Brigham Young University
Norm Jones
INTRO - [Table of Contents]
EXCEL - [Formulas] [VLOOKUP] [Validation] [Names] [Operators] [IF Function] [Goal Seek] [Charts] [Annotation] [Array Formulas]
VBA - [VB Editor] [Macros] [Controls] [Ranges] [MsgBox] [Variables] [Objects] [If Then] [Debug] [Loops] [Arrays] [Strings] [User Forms] [Functions] [Excel Funs] [Subs] [Events] [Standards]
ADVANCED - [Graphics] [E-mail] [Files] [Apps] [Google Sheets]

Creating Charts

One of the most fundamental features of Excel is the Charts tool. Charts are used to generate a graphical representation of a set of data. Charts can be incredibly powerful in illustrating trends and characteristics of a data set. In this chapter, we will cover a brief overview of the chart tools with a special emphasis on the types of charts most commonly used in engineering and scientific applications. It is not intended to be an comprehensive overiew of all of the chart options. Such an overview would be beyond the scope of this Primer.

Chart Types

The first step in creating a chart is selecting the type of chart to use. This will depend primarily on the type of data that you wish to graph with the chart. The following table lists the more commonly-used charts and the suggested applications:

Type Name Description
Column Use this chart to visually compare values across a few categories.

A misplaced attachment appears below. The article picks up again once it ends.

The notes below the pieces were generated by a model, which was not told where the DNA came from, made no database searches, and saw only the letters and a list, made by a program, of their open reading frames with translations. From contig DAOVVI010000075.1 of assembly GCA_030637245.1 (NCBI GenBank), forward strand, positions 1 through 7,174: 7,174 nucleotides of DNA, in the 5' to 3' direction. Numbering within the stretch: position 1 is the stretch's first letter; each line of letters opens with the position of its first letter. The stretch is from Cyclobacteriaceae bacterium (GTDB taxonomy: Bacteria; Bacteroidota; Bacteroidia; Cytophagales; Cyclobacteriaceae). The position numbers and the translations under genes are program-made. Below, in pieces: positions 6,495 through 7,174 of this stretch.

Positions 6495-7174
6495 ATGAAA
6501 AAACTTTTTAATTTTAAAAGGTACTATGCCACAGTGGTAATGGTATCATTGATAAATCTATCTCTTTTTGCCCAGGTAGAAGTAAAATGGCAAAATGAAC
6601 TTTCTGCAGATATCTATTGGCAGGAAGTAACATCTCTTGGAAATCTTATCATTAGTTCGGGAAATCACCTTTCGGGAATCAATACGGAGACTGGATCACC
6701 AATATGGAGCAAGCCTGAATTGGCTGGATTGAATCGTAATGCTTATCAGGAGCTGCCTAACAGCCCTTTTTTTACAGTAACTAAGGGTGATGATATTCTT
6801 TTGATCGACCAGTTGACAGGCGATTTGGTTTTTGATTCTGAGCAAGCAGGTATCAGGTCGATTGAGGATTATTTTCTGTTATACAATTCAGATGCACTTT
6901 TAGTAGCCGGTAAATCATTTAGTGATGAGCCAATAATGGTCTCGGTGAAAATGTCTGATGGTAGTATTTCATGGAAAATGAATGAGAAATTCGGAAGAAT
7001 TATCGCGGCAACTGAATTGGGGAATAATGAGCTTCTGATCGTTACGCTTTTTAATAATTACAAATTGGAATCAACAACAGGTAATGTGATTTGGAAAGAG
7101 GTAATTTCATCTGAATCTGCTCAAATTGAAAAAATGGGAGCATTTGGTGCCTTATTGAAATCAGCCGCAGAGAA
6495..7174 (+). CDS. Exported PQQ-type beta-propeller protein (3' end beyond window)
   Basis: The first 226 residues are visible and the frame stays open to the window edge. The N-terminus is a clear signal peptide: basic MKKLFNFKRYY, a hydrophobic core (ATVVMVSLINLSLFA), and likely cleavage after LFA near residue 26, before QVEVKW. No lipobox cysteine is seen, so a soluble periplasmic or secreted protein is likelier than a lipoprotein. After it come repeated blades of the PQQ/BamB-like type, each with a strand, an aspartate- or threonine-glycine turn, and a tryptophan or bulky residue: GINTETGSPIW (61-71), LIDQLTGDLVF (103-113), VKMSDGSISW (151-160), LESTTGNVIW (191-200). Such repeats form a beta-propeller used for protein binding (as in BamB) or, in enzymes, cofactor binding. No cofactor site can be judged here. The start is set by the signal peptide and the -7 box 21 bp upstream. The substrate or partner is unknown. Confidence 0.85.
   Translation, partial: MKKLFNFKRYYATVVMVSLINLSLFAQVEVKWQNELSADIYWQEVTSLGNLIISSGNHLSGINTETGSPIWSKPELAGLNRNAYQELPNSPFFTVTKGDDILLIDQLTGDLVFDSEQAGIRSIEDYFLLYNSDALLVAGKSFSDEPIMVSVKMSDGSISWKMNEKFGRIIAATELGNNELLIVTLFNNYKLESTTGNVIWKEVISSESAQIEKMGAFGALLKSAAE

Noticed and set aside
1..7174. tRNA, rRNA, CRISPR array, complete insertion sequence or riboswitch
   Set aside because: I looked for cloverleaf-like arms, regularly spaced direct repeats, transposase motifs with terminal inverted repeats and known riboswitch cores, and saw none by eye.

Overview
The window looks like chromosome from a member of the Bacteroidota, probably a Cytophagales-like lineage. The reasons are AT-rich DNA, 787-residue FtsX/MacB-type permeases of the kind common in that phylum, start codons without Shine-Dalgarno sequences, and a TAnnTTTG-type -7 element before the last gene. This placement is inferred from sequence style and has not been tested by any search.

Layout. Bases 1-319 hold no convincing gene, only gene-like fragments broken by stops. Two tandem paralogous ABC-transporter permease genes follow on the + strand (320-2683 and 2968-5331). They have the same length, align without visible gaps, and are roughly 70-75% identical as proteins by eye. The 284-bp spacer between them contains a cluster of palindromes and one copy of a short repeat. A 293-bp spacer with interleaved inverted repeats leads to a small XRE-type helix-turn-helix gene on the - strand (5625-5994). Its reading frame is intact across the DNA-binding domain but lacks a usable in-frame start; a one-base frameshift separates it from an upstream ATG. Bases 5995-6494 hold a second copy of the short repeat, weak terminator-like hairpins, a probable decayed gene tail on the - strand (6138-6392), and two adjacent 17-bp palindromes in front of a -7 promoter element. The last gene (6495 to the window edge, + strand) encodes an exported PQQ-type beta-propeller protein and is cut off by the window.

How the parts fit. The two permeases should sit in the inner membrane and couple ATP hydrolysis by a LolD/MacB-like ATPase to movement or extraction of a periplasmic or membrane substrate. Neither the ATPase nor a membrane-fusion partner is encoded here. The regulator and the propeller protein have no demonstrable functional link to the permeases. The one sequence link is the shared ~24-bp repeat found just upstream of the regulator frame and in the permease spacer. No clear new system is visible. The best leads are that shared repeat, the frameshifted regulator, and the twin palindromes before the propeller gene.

Bar Use this chart to visually compare values across a few categories when the chart shows duration or the category text is long.
Line Use this chart to show trends over time (years, months, and days) or categories.
Area Use this chart to show trends over time (years, months, and days) or categories. Use it to hightlight the magnitude of change over time.
Pie Use this chart to show proportions of a whole. Use it when the total of your numbers is 100%.
Scatter (X,Y) Use this chart type to show the relationship between sets of values.

For scientific and engineering applications, the most common type of chart is the Scatter (X,Y) chart, which is sometimes called an XY Scatter chart. As the "XY" part of the name implies, this chart is used to represent one set of data (Y) which is dependent upon, or related to another set of data (X), both of which are numeric values. In other words:

y = f(x)